Did you register for a special vote? Share your experience with us!

Also, read about the opportunity for a disability party in the next elections here.

The post Casting a vote in comfort appeared first on Rolling Inspiration.

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Road accidents in South Africa are common and result in severe consequences for those involved. Some people even face a permanent disability like amputation or paraplegia. Luckily there are some people passionate about making South African roads safer.

Occupational therapist Lee Randall has founded Road Heroes, a small group for like-minded people to fight along side her in improving road safety. She shares the real dire situation of South African roads.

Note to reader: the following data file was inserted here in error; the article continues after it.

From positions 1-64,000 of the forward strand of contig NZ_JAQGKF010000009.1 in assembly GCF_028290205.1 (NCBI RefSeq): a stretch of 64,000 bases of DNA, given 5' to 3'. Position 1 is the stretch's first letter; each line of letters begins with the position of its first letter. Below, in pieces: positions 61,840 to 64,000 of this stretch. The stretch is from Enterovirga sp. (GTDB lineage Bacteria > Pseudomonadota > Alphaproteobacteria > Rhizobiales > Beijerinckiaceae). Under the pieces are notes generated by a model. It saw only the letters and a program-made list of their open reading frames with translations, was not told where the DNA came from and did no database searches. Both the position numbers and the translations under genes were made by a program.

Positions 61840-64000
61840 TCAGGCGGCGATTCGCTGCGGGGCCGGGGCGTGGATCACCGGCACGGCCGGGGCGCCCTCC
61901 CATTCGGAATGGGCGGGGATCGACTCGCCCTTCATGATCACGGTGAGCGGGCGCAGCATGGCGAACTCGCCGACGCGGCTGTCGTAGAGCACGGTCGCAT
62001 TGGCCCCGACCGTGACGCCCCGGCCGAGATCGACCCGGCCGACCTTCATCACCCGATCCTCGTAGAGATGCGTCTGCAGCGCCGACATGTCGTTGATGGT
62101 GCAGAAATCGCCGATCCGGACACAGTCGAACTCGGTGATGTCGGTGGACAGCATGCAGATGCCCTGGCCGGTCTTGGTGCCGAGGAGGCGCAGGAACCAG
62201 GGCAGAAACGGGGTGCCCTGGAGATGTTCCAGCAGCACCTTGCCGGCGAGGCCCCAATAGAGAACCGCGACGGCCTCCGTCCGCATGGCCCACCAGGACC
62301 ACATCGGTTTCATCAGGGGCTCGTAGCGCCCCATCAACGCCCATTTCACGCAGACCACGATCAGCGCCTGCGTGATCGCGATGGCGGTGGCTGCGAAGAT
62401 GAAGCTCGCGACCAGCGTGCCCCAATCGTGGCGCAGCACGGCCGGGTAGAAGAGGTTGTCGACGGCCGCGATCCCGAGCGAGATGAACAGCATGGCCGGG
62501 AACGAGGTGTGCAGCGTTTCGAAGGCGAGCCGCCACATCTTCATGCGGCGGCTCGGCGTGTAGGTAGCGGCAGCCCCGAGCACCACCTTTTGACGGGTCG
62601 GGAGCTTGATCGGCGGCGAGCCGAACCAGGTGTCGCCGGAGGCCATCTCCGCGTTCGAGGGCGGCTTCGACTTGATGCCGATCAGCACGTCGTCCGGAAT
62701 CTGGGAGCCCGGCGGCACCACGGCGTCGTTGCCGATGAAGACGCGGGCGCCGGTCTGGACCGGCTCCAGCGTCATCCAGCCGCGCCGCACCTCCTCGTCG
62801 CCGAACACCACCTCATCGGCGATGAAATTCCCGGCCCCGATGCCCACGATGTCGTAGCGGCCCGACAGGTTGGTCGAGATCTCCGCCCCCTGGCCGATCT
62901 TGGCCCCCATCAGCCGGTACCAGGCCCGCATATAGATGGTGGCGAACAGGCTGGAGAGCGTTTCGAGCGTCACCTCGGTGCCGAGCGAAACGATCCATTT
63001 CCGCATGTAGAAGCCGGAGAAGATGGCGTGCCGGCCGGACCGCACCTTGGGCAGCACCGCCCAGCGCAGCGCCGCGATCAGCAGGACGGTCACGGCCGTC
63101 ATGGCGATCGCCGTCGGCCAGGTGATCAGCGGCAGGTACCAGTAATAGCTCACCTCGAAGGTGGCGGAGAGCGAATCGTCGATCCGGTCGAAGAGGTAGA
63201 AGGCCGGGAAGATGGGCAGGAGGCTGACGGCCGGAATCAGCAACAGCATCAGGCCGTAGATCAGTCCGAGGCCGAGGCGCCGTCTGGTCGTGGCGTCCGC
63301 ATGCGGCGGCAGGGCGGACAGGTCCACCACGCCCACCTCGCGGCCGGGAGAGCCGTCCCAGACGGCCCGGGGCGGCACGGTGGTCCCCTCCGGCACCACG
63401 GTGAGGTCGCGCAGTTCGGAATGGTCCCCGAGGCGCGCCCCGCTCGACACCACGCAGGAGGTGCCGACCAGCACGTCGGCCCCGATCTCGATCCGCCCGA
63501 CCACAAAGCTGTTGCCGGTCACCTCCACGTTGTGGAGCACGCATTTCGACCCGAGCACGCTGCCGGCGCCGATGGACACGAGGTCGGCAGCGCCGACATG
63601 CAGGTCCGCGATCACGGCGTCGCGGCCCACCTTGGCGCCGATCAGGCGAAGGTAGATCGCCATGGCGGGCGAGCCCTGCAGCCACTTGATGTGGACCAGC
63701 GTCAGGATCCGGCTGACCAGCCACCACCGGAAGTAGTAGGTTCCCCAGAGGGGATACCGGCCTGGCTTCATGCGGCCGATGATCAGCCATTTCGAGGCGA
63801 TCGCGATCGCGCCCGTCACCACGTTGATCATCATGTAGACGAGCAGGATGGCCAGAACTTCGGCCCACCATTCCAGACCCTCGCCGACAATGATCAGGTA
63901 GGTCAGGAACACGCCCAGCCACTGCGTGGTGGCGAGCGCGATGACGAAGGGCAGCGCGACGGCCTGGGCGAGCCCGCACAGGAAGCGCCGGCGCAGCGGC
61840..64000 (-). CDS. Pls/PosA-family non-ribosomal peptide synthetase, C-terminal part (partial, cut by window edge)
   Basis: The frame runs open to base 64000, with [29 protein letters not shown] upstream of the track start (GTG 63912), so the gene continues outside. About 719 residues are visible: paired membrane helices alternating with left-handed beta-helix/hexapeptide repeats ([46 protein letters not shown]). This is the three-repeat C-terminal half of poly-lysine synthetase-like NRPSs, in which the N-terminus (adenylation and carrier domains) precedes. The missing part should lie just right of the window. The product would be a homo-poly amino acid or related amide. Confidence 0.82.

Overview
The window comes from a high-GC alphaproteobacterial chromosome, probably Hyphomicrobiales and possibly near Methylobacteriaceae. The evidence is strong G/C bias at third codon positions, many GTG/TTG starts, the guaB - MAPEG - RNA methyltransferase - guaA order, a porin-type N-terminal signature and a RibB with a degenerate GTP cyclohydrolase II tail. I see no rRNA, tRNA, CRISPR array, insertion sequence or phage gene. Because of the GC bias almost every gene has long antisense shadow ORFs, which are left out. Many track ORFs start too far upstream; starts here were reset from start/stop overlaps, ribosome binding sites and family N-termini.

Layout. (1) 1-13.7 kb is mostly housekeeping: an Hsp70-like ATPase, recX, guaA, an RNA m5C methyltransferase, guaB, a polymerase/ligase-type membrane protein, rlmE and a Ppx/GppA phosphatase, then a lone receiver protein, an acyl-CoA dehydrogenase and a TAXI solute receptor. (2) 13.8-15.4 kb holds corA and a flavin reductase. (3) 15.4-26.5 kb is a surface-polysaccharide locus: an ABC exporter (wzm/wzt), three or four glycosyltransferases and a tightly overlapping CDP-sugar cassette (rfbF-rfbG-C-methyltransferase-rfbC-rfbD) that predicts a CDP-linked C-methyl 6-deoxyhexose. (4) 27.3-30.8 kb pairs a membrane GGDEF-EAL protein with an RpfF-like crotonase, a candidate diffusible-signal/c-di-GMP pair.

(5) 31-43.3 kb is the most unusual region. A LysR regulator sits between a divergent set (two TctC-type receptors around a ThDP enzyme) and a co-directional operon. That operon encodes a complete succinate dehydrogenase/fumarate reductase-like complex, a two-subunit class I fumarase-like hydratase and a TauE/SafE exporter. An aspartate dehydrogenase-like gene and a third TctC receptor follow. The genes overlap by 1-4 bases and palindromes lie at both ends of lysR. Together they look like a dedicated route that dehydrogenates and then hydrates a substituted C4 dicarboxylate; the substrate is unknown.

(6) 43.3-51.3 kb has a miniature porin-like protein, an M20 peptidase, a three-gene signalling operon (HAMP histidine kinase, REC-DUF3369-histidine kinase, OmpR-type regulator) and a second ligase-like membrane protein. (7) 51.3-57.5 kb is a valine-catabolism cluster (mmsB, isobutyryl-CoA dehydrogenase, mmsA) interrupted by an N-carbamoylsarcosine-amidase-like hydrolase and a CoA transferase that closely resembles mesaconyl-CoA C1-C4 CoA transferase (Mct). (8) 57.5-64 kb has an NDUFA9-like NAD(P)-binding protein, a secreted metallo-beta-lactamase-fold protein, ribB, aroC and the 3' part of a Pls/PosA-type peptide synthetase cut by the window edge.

“South Africa is one of the most dangerous countries in the world, from a road safety perspective,” Randall says. “We have a lot more road deaths per 100 000 people than the world average, which sits at about 17 people. We lose about 26 people out of every 100 000.”

Lee Randall at the 2019 Wings for Life World Run.

Statistics like these places South Africa at the bottom of the Brics countries when it comes to road safety and also among the worst when compared with some of its African neighbours, despite having better developed road infrastructure and traffic legislation.

“We can’t even begin to compete with the very safest nations of the world, like the United Kingdom, Australia, New Zealand and the Scandinavian countries, where fewer than five out of every 100 000 people die on the roads,” Randall adds.